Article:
The cloud applications recipe: the right proportions of public, private, hybrid (and a master chef)
So cloud computing is the newest cuisine in your enterprise IT menu. Chances are that you're sourcing the ingredients from many vendors and trying to use these ingredients in a way that creates the perfect cloud smorgasbord (buffet-style meal with multiple dishes). One that delights your business users and customers, and has them coming back for more.
You may have different sections in your cloud menu - applications, infrastructure, and platforms. You may have many considerations ― is it safe to consume (security)? Does it go well with your existing menu (does it integrate with existing assets)? Is it ready to be served (provisioning)? Can you run the same menu for a long time (sustenance)?
A word of caution though - too many cooks may spoil your cloud broth. Two imperatives, while you craft your cloud menu, are:
- Your applications menu is your piece-de-resistance: How you serve up your applications for use may end up making or breaking your cloud strategy. It's really important to ask yourselves: "What are we doing with applications?"
- You need a master chef to ensure cloud success: You may source your cloud ingredients from multiple technology providers, but so does everyone else. What will really set your cloud menu apart? The answer lies in having one partner who integrates your various cloud environments - a cloud "master chef" of sorts.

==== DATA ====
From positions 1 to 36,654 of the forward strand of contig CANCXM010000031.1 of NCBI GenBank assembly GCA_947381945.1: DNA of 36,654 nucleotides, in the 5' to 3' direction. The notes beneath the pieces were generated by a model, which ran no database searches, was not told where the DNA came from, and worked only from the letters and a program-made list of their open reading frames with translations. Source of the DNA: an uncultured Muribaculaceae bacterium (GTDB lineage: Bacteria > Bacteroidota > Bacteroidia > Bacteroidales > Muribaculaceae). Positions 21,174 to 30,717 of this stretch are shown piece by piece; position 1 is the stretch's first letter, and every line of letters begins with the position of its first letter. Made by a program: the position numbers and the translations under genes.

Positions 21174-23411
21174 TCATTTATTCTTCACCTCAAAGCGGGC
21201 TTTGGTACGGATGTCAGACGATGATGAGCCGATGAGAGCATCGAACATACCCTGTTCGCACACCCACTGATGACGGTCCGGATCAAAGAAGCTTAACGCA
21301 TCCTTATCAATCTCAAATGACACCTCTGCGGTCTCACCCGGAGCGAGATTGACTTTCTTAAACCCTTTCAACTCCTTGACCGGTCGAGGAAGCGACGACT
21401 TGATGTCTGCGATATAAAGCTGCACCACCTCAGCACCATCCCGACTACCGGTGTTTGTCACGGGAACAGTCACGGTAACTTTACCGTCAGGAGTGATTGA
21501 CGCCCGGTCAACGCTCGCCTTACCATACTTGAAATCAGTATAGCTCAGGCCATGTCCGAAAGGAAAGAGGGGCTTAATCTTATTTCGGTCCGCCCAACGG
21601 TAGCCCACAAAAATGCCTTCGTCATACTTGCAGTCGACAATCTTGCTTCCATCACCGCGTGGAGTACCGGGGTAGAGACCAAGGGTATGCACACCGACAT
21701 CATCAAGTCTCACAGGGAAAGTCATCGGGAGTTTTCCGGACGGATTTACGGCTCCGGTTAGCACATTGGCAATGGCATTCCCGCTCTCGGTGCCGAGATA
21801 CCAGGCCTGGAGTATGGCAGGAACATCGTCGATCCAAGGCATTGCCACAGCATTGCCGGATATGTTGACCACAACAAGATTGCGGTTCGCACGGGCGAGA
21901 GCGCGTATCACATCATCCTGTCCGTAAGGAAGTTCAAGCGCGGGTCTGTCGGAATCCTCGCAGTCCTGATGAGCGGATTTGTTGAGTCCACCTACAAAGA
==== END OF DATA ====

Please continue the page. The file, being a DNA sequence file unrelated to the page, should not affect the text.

Your applications menu: the hardest to get right
The application layer is the layer where business processes are realized. This is where the user finally gets to interact with the IT environment. It is also the layer where the corporate strategy gets implemented in terms of various transaction systems, workflows, reporting systems and databases. Getting this layer wrong essentially means that your strategy may not get implemented well, or in time.
It is also the layer with minimum standardization across organizations (in some cases even within the organization). So any treatment of applications always ends up in a bespoke solution that is tailor-made for the client organization. The uniqueness of the applications layer presents a huge challenge when an organization is trying to "cloudify". There are no standard off-the-shelf replacements for a given application or a set of applications. This is quite different when compared to hardware layers, where it is easy to find an equivalent cloud based replacement for the MIPS and storage you require.
The application layer is also a key asset since business rules are embedded in the layer. Consequently, security and access considerations become even more important. All applications may not be equally amenable to move to the cloud. If only a part of them are moved, then the question of integrating cloud-based applications with non-cloud applications becomes all the more critical. The user experience has to be seamless as well. It should not matter where the application is actually residing.
The cloud applications approach: different flavors for different applications